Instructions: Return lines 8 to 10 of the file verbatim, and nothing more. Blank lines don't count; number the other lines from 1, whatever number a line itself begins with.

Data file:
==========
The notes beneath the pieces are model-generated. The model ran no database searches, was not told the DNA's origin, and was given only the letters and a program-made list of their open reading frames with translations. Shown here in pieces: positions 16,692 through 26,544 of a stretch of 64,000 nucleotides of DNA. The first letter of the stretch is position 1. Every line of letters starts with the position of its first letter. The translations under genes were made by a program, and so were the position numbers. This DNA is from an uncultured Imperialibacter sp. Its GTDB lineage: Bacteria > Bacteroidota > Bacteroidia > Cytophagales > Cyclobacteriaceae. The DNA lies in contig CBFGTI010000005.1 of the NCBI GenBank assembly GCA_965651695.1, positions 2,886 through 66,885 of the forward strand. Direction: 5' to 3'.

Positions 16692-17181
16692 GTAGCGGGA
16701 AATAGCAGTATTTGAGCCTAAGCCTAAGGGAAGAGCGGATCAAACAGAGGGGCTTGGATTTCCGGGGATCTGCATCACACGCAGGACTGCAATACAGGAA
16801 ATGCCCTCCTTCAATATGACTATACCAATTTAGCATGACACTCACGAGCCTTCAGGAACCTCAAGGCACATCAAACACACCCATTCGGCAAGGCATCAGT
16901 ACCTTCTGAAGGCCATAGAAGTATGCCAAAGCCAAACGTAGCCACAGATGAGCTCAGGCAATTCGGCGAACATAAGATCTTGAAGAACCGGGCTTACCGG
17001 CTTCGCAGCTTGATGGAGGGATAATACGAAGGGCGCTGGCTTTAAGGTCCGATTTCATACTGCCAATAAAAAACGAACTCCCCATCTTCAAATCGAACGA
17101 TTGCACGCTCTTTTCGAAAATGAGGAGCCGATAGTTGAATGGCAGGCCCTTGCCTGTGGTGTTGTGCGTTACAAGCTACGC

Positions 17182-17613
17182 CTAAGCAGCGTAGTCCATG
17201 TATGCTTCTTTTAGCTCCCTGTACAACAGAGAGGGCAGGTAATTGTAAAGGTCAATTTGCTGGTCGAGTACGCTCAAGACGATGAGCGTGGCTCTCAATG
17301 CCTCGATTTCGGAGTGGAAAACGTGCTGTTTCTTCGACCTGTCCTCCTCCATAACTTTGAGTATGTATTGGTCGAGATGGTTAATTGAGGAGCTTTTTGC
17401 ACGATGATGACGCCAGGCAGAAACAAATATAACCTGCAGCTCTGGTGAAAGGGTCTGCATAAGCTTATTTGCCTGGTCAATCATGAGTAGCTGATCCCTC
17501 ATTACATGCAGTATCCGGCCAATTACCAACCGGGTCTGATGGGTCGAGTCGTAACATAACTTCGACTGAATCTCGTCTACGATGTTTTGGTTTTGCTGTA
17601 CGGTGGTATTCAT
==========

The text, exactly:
17101 TTGCACGCTCTTTTCGAAAATGAGGAGCCGATAGTTGAATGGCAGGCCCTTGCCTGTGGTGTTGTGCGTTACAAGCTACGC

Positions 17182-17613
17182 CTAAGCAGCGTAGTCCATG